Argued October 6, 1969 —
Decided October 30, 1969.
Appeal from The Superior Court, Law Division.
Before Judges GOLDMANN, LEWIS and MATTHEWS.
Mr. Thomas R. Rumana argued the cause for respondent and cross-appellant ( Mr. Ira D. Dorian, of counsel).
Mr. Milton D. Liebowitz argued the cause for appellant Bolves ( Messrs. Liebowitz, Krafte Liebowitz, attorneys).
Mr. Peter Peletz, Jr. appeared for respondent James M. Morgan ( Mr. Philip C. Geibel, attorney).
John R. Van Dyke sued for personal injuries and property damage arising from an accident when a truck owned by defendant Bolves and driven by defendant Morgan crashed head-on into his automobile on Harristown Road, Glen Rock, N.J. His wife sued for loss of consortium. The jury returned a unanimous verdict of $40,000 for Mr. Van Dyke and $1,500 for his wife against both defendants. Bolves moved for a new trial on the grounds that the verdict was excessive and against the weight of the evidence; the trial judge, over objection, had charged the jury on the New York Motor Vehicle Law as being applicable to the case and, further, the judge had refused to charge as requested by Bolves. The motion was denied, the judge stating that Bolves' request to charge related solely to the question of agency, which issue had been eliminated from the case; that the charge on the New York Motor Vehicle Law was given because the car was registered in New York and controlled by New York law as far as permission was concerned, and that the verdict was not against the weight of the evidence. He refused to set aside the $1,500 verdict in favor of Mrs. Van Dyke, holding that it was reasonable. However, insofar as the verdict for John Van Dyke was concerned, he said:
* * * I don't think the $40,000 shocks the court, but I think on the basis of the injuries sustained and the pecuniary losses amounting to $3,201.95 that the $40,000 is rather generous.
Accordingly, he entered an order sustaining Mrs. Van Dyke's $1,500 verdict, reducing her husband's $40,000 verdict to $25,000, and ordering that plaintiffs make known to the court within ten days whether they accepted the reduced verdict and, if not, Van Dyke was to have a new trial as to damages only.
Van Dyke rejected the reduced verdict and notified the court he was moving for leave to appeal. Leave was denied. Defendant Bolves then appealed from so much of the order as granted plaintiffs ( sic — Mrs. Van Dyke should not have been included) a new trial on damages only. Van Dyke cross-appealed from the reduction of his verdict.
The accident took place in New Jersey and the Van Dyke car was registered here. Bolves was a resident of Suffern, N.Y. He was a roofer-contractor and his shop was located in Airmont, N Y Morgan was Bolves' employee and a New York resident. The truck driven by Morgan was registered in New York and insured there. The main factual issue at the trial was whether Morgan was driving the truck with Bolves' permission, express or implied. The assignment judge for the vicinage had, before trial, ordered that the jury was to make a special finding of fact as to whether Morgan drove Bolves' truck with the latter's permission.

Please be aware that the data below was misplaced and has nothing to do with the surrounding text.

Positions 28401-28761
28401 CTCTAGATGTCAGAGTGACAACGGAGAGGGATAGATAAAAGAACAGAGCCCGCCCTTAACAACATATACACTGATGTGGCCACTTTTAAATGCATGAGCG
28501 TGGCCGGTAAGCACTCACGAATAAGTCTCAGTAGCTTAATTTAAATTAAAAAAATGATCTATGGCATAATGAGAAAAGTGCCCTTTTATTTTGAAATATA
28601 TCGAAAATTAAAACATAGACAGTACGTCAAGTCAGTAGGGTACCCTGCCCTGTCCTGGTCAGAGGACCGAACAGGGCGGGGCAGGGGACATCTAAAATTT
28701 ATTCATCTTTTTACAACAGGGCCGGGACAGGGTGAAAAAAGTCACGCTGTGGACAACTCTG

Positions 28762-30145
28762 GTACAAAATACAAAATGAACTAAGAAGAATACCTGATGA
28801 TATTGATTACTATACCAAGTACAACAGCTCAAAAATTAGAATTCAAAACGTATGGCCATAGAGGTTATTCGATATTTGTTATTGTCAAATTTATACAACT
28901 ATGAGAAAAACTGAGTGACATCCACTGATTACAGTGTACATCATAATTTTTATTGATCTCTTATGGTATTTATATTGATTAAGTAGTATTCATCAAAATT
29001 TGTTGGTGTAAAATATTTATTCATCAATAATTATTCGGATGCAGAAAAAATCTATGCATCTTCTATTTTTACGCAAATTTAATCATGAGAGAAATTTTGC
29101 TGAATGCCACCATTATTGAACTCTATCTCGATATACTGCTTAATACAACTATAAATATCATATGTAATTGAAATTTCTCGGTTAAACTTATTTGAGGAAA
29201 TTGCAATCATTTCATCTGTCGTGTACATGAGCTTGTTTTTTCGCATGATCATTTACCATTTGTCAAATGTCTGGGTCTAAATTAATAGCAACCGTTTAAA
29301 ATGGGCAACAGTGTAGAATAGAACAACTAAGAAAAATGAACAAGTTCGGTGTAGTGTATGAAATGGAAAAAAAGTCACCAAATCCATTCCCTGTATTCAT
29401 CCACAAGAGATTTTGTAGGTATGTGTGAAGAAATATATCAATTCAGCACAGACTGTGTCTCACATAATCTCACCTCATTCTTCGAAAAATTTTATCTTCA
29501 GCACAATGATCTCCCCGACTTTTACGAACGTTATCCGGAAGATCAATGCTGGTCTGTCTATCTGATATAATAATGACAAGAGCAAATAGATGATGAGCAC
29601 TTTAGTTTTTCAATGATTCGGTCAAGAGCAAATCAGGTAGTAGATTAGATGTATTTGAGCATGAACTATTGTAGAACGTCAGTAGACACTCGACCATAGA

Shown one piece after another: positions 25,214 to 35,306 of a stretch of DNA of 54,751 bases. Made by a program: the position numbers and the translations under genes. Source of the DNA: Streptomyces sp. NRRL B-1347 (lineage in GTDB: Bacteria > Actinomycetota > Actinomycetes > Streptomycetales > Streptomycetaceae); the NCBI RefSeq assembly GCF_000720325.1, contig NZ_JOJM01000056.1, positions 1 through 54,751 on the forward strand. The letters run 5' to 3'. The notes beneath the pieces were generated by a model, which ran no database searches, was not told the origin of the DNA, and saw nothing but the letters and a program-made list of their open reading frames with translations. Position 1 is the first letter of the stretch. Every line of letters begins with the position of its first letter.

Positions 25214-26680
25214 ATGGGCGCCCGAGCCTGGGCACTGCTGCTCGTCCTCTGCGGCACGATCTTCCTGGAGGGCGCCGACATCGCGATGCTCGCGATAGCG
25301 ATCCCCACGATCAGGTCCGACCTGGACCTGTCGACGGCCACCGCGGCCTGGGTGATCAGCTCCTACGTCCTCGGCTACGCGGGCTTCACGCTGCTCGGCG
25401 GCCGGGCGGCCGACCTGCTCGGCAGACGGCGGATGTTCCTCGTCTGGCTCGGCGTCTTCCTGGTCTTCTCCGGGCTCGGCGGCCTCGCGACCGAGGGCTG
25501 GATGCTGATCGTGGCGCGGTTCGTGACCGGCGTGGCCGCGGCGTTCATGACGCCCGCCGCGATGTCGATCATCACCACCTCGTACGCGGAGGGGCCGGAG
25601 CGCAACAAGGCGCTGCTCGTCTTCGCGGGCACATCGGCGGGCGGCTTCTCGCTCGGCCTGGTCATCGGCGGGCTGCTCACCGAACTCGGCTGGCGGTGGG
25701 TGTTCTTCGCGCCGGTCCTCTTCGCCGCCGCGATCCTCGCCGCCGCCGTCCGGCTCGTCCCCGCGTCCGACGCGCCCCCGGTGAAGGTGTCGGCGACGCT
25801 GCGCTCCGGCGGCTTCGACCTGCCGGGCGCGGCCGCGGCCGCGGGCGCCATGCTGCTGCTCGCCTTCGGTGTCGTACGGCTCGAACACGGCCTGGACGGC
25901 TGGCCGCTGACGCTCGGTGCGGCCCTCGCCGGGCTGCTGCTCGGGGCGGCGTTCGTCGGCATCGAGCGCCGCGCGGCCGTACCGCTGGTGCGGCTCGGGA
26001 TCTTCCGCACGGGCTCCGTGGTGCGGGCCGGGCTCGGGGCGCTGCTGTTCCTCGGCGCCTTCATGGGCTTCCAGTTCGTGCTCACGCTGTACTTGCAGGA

Bolves testified that he noticed the truck was missing at about 2:15 P.M. He said that the keys were usually left in the ash tray, seat or ignition of the truck. Bolves went in search of Morgan and, after making two stops locally in New York, headed for Paterson shortly after 3 P.M. He passed the truck as it was driving north, turned around in pursuit and finally caught up with it. Bolves further testified that he blew his horn, shouted to get Morgan's attention, and got out of his car. Morgan saw him and drove off. Bolves' car stalled, and he decided to let Morgan go. Shortly before 4 P.M. he again met up with the truck when he saw it coming up behind him. Bolves pulled over into a small parking lot and tried flagging Morgan down. Morgan did not stop; Bolves took up the pursuit and witnessed the accident. It was not until about 4:50 P.M. that Bolves reported to the local New York police department that the truck had been stolen.
Van Dyke's father testified that 12 days after the accident he and his wife went to the Bolves home where they spoke to Bolves and his wife. Mrs. Bolves, in the presence of her husband, told the Van Dykes that Morgan had worked for them a long time. "He was a nice boy, he seemed like one of the family. * * * He never gave them any trouble and he was a good worker."
Morgan did not appear for depositions or at the trial, and the interrogatories he answered were correctly ruled to be not binding as to Bolves.
Based upon what was admitted in evidence, the jury could well have resolved the issue of permission by concluding there was implied permission, despite Bolves' contention that permission had not been asked by Morgan, nor was permission given, but rather that Morgan had taken or stolen the car for his own purpose.
Bolves argues that the law of New Jersey, and not that of New York, was applicable because the accident occurred in New Jersey and plaintiffs were New Jersey residents. Therefore, he says, the judge was wrong in charging the jury under the New York statute, section 388 of the New York Vehicle and Traffic Law, McKinney's Consol. Laws, c. 71, which provides that
Every owner of a vehicle used or operated in this State shall be liable and responsible for a death or injuries to person or property resulting from negligence in the use or operation of such vehicle in the business of such owner or otherwise by any person using or operating the same with the permission, express or implied, of such owner.
The trial judge charged the jury in those words, leaving out only the words "in this State." The charge was objected to by Bolves' attorney on the grounds that proper notice was not given pursuant to Rule 9 of the Rules of Evidence and that the law of New Jersey applied.
The applicability of Rule 9 is not urged on this appeal, and understandably so since the second paragraph of the rule provides that judicial notice may be taken, without request by a party, of the public statutory law of any state. However, Bolves still insists that the law of New Jersey should have been charged — specifically, the so-called "initial permission rule" projected in Matits v. Nationwide Mutual Ins. Co., 33 N.J. 488 (1960). We hold that the New York law was properly charged.
Historically, the choice of law process in tort cases has been governed by the doctrine of lex loci delicti, rigidly applying the law of the place where the wrong occurred. Marshall v. Geo. M. Brewster Son, Inc., 37 N.J. 176 , 180 (1962). So mechanical a principle, allocating all of the issues of a case to the law of a single state, often fails to come to grips with the legitimate interests and policies of the several concerned states and may result in the arbitrary selection of the law of a state with little rational relationship to the litigants and to the issues.